Edgar Allan Poe's Complete Poetical Works eBook

This eBook from the Gutenberg Project consists of approximately 182 pages of information about Edgar Allan Poe's Complete Poetical Works.

Aless.  Heard I aright? 
                  I speak to him—­he speaks of Lalage? 
                  Sir Count!
         (places her hand on his shoulder)
                             what art thou dreaming? 
                  He’s not well! 
                  What ails thee, sir?

Cas.(starting).  Cousin! fair cousin!—­madam! 
                  I crave thy pardon—­indeed I am not well—­
                  Your hand from off my shoulder, if you please. 
                  This air is most oppressive!—­Madam—­the Duke!

Enter Di Broglio.

Di Broglio.  My son, I’ve news for thee!—­hey!
                 —­what’s the matter?
          (observing Alessandra). 
                  I’ the pouts?  Kiss her, Castiglione! kiss her,
                  You dog! and make it up, I say, this minute! 
                  I’ve news for you both.  Politian is expected
                  Hourly in Rome—­Politian, Earl of Leicester! 
                  We’ll have him at the wedding.  ’Tis his first visit
                  To the imperial city.

Aless.  What!  Politian
                  Of Britain, Earl of Leicester?

Di Brog.  The same, my love. 
                  We’ll have him at the wedding.  A man quite young
                  In years, but gray in fame.  I have not seen him,
                  But Rumor speaks of him as of a prodigy
                  Pre-eminent in arts, and arms, and wealth,
                  And high descent.  We’ll have him at the wedding.

Aless.  I have heard much of this Politian.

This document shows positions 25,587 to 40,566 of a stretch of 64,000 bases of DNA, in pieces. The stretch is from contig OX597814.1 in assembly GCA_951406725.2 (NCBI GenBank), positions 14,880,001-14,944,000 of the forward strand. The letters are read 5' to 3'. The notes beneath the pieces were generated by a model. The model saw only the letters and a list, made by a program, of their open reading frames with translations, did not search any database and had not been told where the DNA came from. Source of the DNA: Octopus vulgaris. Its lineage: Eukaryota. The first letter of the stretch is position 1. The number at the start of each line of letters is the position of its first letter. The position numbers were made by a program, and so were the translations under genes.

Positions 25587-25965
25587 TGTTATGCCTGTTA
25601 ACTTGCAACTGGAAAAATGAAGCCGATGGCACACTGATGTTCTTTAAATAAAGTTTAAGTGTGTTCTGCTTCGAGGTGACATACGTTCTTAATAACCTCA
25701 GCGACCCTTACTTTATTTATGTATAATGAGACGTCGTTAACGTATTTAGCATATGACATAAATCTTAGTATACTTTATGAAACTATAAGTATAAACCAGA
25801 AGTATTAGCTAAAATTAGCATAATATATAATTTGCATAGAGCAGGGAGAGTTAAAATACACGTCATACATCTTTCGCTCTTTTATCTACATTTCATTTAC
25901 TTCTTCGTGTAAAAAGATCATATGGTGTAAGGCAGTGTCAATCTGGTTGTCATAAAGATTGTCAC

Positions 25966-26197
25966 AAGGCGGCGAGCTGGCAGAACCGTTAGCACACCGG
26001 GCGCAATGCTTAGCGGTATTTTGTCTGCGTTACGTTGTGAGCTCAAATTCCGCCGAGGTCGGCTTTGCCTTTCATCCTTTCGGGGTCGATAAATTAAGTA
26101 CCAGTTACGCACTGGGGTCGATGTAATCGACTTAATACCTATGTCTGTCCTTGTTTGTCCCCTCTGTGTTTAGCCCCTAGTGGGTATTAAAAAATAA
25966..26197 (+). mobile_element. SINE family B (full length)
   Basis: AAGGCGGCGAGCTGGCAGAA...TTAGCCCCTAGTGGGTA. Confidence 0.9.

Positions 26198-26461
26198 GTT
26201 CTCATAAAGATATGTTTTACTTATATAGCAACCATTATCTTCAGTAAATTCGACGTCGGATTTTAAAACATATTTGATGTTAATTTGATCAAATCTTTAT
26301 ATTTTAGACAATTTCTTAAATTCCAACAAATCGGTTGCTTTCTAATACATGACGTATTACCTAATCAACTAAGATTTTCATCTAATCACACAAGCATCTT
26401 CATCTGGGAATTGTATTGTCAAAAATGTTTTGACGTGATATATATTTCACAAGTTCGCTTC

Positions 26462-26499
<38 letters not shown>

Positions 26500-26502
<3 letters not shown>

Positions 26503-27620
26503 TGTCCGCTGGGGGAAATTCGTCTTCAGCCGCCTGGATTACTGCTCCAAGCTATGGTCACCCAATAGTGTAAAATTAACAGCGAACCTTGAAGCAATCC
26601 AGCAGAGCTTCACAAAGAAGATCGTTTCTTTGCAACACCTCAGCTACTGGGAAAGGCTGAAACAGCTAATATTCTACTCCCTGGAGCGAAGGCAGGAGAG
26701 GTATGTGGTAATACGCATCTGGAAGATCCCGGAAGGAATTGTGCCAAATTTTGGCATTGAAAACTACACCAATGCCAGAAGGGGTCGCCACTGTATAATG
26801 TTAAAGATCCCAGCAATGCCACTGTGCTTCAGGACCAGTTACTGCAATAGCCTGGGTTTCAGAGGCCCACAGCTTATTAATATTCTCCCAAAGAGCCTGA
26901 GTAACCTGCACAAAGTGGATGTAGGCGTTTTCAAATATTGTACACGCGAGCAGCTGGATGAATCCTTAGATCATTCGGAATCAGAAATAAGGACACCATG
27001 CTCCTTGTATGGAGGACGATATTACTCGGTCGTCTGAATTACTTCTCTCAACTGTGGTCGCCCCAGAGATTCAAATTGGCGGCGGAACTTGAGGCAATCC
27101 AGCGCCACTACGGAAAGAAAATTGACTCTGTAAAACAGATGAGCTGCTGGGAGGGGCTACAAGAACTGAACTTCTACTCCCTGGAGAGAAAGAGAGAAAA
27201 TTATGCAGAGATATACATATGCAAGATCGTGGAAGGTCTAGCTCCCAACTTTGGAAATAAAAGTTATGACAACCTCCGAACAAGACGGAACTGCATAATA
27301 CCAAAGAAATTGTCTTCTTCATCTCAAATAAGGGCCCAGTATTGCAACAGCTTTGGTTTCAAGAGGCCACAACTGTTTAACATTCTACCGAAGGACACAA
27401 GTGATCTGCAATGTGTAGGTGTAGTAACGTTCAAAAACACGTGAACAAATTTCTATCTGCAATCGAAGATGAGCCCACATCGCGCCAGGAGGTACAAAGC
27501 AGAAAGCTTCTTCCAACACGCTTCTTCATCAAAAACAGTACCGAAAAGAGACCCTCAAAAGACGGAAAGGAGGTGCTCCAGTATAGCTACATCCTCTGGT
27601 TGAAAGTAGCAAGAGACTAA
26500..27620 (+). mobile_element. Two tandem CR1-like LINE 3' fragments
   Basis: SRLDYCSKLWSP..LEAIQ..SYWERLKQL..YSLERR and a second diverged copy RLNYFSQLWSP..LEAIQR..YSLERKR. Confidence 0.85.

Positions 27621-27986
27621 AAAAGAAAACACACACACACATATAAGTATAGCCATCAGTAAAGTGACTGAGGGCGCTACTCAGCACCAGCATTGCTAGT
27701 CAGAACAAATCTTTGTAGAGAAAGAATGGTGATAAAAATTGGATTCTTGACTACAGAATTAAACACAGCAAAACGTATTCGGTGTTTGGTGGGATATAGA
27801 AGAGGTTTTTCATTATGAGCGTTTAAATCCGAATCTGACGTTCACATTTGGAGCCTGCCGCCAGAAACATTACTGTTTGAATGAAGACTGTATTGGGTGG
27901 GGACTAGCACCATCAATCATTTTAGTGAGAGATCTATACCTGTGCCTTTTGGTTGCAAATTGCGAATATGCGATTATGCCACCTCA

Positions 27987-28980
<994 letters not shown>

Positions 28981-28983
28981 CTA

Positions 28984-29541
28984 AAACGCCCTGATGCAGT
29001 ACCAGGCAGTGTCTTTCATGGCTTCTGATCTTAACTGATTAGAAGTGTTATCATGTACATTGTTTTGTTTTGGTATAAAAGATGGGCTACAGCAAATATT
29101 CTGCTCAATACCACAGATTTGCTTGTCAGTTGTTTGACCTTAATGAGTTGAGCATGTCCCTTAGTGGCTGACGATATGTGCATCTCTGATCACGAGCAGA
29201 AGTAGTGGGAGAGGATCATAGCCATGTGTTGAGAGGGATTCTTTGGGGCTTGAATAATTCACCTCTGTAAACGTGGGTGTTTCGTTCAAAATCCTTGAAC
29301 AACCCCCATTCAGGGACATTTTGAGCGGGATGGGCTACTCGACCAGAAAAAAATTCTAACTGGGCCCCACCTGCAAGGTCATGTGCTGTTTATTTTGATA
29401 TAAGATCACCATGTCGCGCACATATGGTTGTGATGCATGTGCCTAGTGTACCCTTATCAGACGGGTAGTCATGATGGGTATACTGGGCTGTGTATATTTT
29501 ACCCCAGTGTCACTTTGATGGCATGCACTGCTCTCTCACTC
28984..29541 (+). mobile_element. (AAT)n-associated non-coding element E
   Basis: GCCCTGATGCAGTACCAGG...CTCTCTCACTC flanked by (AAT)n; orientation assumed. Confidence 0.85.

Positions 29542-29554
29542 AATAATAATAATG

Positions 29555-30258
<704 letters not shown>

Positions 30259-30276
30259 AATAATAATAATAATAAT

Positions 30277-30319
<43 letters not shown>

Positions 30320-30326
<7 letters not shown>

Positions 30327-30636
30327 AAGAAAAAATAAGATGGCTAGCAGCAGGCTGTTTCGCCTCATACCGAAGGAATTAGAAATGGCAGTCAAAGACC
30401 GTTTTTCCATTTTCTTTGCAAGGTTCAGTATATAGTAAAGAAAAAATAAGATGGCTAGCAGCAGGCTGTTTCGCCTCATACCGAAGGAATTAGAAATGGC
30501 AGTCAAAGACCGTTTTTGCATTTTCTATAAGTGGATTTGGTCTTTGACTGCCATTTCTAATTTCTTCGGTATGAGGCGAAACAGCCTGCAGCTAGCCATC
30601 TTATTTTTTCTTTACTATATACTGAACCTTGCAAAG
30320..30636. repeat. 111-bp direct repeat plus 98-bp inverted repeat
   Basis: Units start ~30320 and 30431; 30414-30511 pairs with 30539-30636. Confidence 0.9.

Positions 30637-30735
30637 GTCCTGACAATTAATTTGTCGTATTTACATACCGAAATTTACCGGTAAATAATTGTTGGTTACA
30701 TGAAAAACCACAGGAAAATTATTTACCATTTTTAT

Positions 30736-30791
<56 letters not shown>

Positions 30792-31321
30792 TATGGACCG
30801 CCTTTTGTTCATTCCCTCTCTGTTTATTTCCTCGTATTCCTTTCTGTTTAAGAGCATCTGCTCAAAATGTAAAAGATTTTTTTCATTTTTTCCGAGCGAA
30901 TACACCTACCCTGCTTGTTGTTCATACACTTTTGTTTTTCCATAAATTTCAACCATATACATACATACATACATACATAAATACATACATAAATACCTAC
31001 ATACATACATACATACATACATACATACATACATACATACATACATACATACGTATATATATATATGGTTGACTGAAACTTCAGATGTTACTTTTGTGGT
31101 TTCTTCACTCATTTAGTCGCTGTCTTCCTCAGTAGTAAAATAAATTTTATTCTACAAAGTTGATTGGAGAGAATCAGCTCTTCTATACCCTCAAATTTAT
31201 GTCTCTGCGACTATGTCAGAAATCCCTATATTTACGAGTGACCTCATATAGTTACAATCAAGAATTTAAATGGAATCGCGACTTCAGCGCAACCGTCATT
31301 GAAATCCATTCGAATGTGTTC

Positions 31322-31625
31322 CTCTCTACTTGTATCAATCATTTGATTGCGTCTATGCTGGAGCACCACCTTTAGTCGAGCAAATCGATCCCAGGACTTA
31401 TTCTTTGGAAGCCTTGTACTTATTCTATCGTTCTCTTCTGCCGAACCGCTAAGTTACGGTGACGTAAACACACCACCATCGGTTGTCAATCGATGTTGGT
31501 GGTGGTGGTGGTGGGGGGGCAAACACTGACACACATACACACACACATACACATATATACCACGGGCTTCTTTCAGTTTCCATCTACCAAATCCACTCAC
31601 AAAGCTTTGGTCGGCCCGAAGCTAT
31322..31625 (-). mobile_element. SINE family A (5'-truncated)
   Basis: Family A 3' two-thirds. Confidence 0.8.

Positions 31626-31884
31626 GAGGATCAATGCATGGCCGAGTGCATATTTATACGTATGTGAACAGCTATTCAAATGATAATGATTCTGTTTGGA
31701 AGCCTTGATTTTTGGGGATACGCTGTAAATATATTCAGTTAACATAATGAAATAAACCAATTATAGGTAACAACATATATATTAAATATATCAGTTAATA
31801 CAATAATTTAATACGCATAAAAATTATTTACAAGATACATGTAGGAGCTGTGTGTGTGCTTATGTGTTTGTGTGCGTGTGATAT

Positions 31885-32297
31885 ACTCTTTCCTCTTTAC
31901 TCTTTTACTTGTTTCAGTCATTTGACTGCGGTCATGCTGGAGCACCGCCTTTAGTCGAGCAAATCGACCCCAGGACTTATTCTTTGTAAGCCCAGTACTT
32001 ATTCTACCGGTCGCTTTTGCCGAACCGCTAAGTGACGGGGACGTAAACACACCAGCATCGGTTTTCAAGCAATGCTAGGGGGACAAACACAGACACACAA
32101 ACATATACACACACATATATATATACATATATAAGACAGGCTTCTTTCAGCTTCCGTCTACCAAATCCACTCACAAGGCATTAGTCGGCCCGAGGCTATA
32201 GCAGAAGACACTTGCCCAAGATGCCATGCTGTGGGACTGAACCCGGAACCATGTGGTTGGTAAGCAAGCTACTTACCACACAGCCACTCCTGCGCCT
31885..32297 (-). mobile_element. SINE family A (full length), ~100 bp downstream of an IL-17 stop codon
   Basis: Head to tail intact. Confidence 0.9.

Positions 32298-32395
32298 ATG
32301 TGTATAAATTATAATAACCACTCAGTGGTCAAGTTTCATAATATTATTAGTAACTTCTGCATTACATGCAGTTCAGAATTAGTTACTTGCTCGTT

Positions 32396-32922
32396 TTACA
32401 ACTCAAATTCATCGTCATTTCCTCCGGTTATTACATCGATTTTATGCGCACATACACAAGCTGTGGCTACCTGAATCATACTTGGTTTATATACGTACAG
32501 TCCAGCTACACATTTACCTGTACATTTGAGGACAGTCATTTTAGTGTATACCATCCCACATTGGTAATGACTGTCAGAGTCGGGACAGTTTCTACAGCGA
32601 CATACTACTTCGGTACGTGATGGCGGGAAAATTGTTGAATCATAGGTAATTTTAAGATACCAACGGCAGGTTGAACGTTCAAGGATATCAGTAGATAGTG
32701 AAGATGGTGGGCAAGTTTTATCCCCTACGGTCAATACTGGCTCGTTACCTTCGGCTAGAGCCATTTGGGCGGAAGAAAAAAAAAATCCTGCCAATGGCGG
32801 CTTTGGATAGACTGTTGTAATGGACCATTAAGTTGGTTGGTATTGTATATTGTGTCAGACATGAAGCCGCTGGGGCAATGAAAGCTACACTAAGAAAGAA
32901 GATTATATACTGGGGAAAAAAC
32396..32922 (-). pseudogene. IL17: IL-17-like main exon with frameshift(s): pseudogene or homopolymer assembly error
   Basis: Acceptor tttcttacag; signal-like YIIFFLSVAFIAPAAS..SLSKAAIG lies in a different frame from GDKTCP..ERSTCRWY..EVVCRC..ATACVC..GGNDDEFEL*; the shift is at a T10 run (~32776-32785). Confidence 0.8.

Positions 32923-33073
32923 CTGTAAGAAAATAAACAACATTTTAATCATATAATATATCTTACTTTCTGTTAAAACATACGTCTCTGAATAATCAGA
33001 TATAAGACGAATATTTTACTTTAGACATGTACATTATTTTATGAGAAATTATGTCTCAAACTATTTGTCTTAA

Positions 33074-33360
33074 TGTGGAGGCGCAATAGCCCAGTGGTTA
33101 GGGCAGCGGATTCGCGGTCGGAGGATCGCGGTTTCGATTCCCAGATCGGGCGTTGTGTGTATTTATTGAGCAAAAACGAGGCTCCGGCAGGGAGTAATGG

Gay, volatile and giddy—­is he not,
                  And little given to thinking?

Di Brog.  Far from it, love. 
                  No branch, they say, of all philosophy
                  So deep abstruse he has not mastered it. 
                  Learned as few are learned.

Aless.  ’Tis very strange! 
                  I have known men have seen Politian
                  And sought his company.  They speak of him
                  As of one who entered madly into life,
                  Drinking the cup of pleasure to the dregs.

Cas.  Ridiculous!  Now I have seen Politian
                  And know him well—­nor learned nor mirthful he. 
                  He is a dreamer, and shut out
                  From common passions.

Di Brog.  Children, we disagree. 
                  Let us go forth and taste the fragrant air
                  Of the garden.  Did I dream, or did I hear
                  Politian was a melancholy man?

(Exeunt.)

II.

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Project Gutenberg
Edgar Allan Poe's Complete Poetical Works from Project Gutenberg. Public domain.
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